"My father is the most amazing chap on earth. But he can't cook to save his life. Can't even cook an omelette – he hates it. But everything else he does is perfect; he is a very kind man. He did every single job he could to make a living for our family. He was only 19 when I was born and soon after he was sent into the army. A few years later he became ill with pleurisy and was sent into quarantine and not allowed to see anybody. He was only 21 when this happened. I will never forget the day when he bought me a knife for the kitchen when I was training to be a chef. He was skint and yet he still bought me this knife. I also remember when my sister was kidnapped for a few days by a chap who lived only 50 yards from where we lived. My dad went in search of her and found her in a garage. This man apparently was so frightened that my father was looking for him, that he ran away and nobody ever heard from him again. He really is an amazing man."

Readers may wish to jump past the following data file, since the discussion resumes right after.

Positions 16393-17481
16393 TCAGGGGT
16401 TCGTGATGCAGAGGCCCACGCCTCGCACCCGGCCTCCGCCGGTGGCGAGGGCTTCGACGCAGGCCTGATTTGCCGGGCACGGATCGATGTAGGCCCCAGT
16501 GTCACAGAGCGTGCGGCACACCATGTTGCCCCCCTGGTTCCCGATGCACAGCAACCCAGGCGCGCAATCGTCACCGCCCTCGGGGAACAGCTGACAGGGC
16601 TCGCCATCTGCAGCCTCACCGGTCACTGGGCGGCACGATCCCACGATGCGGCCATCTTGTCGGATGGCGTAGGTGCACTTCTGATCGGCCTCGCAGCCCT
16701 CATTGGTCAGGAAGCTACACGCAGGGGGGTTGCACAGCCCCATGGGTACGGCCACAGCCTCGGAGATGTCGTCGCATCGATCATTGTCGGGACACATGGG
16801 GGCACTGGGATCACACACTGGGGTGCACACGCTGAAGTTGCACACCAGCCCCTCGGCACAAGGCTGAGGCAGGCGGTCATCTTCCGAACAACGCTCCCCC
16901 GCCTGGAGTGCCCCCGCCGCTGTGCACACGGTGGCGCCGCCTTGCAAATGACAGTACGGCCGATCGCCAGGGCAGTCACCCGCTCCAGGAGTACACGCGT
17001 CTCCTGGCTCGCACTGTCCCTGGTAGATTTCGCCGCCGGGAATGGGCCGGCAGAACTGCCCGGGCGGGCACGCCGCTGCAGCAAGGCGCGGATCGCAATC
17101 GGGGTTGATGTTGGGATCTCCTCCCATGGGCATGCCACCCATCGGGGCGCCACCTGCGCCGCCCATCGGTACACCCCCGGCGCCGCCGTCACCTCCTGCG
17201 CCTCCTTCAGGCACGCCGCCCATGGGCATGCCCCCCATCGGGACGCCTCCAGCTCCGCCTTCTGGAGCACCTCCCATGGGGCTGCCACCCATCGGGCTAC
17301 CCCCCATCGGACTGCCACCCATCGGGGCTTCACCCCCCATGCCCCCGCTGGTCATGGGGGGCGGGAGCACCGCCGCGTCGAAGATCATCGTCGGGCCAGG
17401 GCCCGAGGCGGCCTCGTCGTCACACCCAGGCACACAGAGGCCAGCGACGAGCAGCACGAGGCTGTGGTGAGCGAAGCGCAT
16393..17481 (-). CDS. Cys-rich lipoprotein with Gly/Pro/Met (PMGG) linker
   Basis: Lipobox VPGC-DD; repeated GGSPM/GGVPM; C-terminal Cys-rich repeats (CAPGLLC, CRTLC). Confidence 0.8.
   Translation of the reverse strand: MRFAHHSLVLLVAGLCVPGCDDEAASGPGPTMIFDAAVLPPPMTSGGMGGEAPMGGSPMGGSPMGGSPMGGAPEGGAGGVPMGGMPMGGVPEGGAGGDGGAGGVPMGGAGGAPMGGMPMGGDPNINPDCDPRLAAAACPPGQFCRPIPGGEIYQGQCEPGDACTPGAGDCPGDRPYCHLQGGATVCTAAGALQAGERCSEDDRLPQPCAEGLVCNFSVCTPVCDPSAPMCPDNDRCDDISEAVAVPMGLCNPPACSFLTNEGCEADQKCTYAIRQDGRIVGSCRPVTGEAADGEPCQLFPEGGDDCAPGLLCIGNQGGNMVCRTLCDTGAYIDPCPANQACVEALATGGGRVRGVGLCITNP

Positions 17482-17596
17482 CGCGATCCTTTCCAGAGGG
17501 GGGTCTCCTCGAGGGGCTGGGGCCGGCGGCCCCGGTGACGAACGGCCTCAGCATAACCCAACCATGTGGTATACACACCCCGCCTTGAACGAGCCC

Simon Woodroffe, 55, entrepreneur, on John, who died in 1997